A LARGE part of the historic Smithills estate is to be sold for £3.5 million.
Bolton Council bosses have agreed terms for the 1,700-acre plot to the west of Smithills Dean Road to be transferred to conservation charity The Woodland Trust.
The deal will see town hall chiefs spend £500,000 on the Grade I listed Smithills Hall, which will remain council property, with the rest of the money spread across other council projects.
A Bolton Council spokesman said: “The council has the clear objective of trying to sell the majority of the Smithills Estate including the estate infrastructure such as unadopted roads, the spring water supply system, bridges and culverts.
“Therefore, in 2013, the council entered into negotiations with the Woodland Trust for the land and infrastructure.
“The council has now agreed the provisional terms for a sale of the freehold title to the non-core area of the Smithills Estate.
“Land to be sold includes land subject to existing farm tenancies, woodland and the public car park at Barrow Bridge.”
Neither Bolton Council or The Woodland Trust were willing to confirm the value of the sale, citing it as confidential information.
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But The Bolton News understands The Woodland Trust is spending about £3.5 million on the venture.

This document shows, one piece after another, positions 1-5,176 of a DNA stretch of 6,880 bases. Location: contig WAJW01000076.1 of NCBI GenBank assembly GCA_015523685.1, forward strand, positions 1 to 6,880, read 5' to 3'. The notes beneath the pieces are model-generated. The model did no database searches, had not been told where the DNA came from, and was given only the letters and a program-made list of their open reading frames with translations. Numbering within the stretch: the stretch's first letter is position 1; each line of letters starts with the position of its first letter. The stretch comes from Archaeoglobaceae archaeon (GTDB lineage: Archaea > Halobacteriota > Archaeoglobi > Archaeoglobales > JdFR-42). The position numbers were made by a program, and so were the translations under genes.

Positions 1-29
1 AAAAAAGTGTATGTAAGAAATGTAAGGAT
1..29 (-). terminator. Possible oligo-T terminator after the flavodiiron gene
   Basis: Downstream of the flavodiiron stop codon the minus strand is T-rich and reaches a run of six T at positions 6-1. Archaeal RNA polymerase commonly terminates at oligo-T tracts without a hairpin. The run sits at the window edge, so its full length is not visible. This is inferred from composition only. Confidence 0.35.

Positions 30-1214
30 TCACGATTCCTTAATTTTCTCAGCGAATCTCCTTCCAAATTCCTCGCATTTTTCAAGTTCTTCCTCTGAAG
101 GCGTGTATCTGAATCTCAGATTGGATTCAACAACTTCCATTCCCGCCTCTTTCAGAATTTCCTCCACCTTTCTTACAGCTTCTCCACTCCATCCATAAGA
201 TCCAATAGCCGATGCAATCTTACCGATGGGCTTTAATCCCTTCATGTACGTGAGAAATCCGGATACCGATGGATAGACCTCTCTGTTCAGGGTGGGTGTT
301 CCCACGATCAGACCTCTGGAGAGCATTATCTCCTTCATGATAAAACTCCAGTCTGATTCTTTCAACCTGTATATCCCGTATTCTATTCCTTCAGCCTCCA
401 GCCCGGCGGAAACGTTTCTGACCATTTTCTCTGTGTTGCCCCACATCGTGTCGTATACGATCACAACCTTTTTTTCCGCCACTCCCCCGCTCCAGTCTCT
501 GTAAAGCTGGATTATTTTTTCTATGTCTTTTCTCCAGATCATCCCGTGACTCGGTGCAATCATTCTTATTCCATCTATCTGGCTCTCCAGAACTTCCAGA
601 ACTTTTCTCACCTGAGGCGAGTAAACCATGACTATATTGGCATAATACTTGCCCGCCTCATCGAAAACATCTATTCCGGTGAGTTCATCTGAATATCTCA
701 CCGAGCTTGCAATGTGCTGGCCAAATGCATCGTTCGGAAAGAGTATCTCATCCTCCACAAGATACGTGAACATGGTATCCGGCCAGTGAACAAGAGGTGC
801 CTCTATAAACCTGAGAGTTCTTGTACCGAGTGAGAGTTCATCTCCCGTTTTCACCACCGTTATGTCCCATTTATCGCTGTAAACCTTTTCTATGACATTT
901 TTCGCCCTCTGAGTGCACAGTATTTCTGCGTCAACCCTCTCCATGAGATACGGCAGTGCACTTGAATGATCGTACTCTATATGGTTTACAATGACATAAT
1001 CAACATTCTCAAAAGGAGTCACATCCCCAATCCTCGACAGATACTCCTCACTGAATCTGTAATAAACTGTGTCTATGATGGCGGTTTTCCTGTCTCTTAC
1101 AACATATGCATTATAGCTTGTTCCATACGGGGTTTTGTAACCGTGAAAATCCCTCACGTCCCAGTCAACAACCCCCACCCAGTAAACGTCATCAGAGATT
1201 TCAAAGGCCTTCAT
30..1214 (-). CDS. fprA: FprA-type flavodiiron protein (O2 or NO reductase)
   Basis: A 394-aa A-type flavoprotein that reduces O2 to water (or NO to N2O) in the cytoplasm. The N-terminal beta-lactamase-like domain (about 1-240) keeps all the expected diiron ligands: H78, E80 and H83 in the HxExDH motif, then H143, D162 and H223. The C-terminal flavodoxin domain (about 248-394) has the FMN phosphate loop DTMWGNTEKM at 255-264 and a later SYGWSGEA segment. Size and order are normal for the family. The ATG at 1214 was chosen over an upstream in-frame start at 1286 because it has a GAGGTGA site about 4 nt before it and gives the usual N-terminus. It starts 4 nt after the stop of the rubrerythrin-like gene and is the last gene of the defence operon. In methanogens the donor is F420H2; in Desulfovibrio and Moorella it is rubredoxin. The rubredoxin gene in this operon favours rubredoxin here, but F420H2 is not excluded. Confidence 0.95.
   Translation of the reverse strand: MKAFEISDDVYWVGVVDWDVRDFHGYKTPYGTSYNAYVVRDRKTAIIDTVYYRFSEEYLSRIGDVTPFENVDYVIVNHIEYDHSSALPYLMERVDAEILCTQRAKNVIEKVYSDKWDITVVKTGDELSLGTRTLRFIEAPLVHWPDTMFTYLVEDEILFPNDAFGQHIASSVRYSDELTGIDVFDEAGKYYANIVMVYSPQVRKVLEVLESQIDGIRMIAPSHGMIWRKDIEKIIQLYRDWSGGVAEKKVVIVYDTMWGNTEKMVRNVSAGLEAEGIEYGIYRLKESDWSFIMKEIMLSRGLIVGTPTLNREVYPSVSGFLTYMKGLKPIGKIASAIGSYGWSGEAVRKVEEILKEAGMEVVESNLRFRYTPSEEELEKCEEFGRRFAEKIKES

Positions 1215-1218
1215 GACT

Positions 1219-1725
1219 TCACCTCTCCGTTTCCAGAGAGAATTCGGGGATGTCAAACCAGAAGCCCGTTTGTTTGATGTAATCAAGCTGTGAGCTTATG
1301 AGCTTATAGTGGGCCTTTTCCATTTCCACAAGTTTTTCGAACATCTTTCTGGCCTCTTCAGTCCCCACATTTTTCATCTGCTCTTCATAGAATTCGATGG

The price includes ongoing management and associated costs, not just the amount paid outright for the land.
Alistair Crosby, regional manager at The Woodland Trust said: “We have now agreed the overall terms for a sale of the freehold title to the majority of the estate excluding Smithills Hall and the land surrounding it.
“The Trust has a good track record of working with landowners and local people to help create vibrant, accessible areas where people can engage with and learn about nature.”
Liberal Democrat leader Cllr Roger Hayes, for Smithills, said the move was positive as the council had not been properly maintaining the land recently, due to a lack of resources.
He added: “At the moment, they have agreed terms, but it is hoped that the deal goes through. I think this will be a good thing for the community.
“The council was no longer able to maximise the potential of this land, mainly because of budget cuts.
“Not only does it give a substantial amount of money to the council, but we believe it will now be managed in a way that is more sympathetic to the environment than has been done by the council.
“We need to raise the capital receipts and this is a sensible way of doing it I believe.”